Information About the ACT
The ACT is a standardized exam that is accepted at many colleges
around the United States. It is sometimes seen as being an alternative
to the more well-known SAT I exam. The ACT is different in structure
and content from the SAT exams.
Questions to consider:
What is the ACT Assessment?
What is the ACT Assessment content like?
- General tips and strategies to improve
performance on ACT
When should I take the ACT?
How much does it cost to take the ACT?
Should I take the SAT I or the ACT?
- ACT dates and locations
The ACT Assessment measures knowledge, understanding, and skills
typically taught in high school that are important for successfully
completing a college education. The scores are useful to college
admissions officers in comparing applicants from different high
schools with widely varying courses and grading standards.
The ACT is an all-multiple-choice test given
This test is a multiple-choice examination divided into four sections:
English, mathematics, reading and science reasoning. The test
takes about three hours plus an additional thirty minutes or so
for directions and completing the personal information section
of the answer sheet.
A 75 question, forty-five minute test that measures your understanding
of the convention of standard written English, including 40 questions
on punctuation, grammar and usage, and sentence structure
questions on rhetorical skills, including strategy, organization,
Spelling, vocabulary, and rote recall of rules of
grammar are not tested.
A 60 question, sixty minute test
designed to assess the mathematical
skills you have typically acquired in courses taken up to the
beginning of grade twelve.
Pre-algebra/elementary algebra: 24 questions.
Intermediate algebra/coordinate geometry: 18 questions.
Plane geometry/trigonometry: 18 questions.
Plane geometry: Properties and relations of plane figures.
Starting this year (2002-03) You
may use a calculator on the Mathematics
Section if you choose to. However, check your ACT Registration Packet for information about restrictions on the kinds
of calculators that are acceptable.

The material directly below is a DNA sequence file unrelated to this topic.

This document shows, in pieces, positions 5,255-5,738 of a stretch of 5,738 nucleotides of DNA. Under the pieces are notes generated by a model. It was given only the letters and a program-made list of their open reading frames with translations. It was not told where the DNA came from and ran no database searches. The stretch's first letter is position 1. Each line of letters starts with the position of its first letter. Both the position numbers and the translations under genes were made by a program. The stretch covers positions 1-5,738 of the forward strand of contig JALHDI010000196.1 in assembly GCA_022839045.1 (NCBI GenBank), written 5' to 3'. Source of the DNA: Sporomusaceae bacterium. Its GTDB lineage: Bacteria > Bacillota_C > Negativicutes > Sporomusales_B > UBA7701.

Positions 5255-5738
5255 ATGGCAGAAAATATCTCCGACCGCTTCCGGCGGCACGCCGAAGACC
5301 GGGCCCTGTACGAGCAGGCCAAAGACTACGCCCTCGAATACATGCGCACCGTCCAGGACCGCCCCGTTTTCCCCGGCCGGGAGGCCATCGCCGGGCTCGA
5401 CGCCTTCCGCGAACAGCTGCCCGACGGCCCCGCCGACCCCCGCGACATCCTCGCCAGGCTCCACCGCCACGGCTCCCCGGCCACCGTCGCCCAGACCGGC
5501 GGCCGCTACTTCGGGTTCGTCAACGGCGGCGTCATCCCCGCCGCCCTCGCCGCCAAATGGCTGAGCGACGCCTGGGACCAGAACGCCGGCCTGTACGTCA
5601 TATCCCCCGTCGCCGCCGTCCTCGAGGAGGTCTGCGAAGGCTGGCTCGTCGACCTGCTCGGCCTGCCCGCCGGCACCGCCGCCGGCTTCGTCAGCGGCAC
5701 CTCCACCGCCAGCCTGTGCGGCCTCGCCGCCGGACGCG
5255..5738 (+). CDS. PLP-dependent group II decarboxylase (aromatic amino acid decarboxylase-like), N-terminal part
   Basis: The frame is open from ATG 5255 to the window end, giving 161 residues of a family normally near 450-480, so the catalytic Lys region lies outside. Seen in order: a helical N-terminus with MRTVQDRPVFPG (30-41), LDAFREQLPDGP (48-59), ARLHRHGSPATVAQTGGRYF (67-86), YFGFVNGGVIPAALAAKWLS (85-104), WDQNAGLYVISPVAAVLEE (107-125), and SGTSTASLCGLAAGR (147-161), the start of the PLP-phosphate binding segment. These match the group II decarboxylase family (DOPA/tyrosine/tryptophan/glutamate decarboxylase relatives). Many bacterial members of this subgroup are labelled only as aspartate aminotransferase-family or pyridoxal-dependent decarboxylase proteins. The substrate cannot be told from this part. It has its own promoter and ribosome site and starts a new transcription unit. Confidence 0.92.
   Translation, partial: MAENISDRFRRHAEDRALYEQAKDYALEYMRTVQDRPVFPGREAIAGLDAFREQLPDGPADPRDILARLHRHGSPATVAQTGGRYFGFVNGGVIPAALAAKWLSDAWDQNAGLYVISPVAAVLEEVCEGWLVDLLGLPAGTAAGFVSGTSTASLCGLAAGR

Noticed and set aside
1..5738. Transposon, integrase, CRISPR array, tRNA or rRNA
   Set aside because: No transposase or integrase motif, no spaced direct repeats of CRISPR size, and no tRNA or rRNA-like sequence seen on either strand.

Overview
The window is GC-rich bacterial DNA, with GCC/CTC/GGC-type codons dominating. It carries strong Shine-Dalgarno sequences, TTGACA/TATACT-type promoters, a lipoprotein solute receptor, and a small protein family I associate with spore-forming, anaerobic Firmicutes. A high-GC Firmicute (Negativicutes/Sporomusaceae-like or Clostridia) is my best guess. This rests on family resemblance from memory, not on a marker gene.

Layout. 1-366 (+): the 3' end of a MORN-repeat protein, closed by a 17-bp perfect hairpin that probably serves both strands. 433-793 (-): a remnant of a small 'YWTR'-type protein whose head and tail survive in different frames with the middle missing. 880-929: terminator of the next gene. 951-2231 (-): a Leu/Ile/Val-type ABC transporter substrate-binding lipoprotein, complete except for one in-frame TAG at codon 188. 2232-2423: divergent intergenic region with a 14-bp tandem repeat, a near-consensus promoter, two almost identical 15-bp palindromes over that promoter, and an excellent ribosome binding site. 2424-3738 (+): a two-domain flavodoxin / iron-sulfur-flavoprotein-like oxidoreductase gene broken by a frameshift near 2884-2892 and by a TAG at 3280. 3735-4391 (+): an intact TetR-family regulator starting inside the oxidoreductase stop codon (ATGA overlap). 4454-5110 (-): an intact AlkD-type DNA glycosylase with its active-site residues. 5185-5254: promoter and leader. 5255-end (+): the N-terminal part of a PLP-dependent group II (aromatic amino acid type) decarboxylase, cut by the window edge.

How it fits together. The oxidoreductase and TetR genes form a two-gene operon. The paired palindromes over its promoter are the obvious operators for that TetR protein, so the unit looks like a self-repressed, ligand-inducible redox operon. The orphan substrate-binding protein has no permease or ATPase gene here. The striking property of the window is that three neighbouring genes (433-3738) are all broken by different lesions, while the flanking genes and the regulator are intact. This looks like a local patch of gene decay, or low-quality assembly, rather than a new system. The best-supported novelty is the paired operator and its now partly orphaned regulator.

A 40 question, thirty-five minute test
that measures your reading
comprehension as a product of your skill in referring and reasoning.
The test contains the following types of reading passages about
which questions are asked.
Social Studies: 10 questions. History, political science, economics,
anthropology, psychology, and sociology.
Natural sciences: 10 questions. Biology, chemistry, physics
and physical sciences.
Prose fiction: 10 questions.
Intact short stories or excerpts
from short stories or novels.
Humanities: 10 questions. Art, music, philosophy, theater, architecture,
A 40 question, thirty-five minute test that measures the interpretation,
analysis, evaluation, reasoning, and problem-solving skills required
in the natural sciences. Test content is drawn from biology,
chemistry, physics, and the physical sciences (earth/space sciences such as geology, astronomy and meteorology.)
The test presents scientific information in three different formats.
Data representation: Graphic and tabular material similar to
that in science journals and texts is presented. Test items measure
skills such as graph reading, interpretation of scatter plots,
and interpretation of information presented in tables.
Research summaries: This format provides descriptions of one
or more related experiments. Test items focus on the designing
of experiments and the interpretation of experimental results.
Conflicting viewpoints: This format presents sets of hypotheses
or views that, being based on differing premises or on incomplete
data, are inconsistent with one another. Test items focus on
the understanding, analysis, and comparison of alternative viewpoints
There is no penalty
for guessing, so ACT takers
should fill in an answer for every question
Know the directions and answer sheet ahead of time
Read carefully and thoroughly. Avoid careless mistakes
Answer easier questions first, and harder questions later
Check answer sheet regularly
Develop a strategy for guessing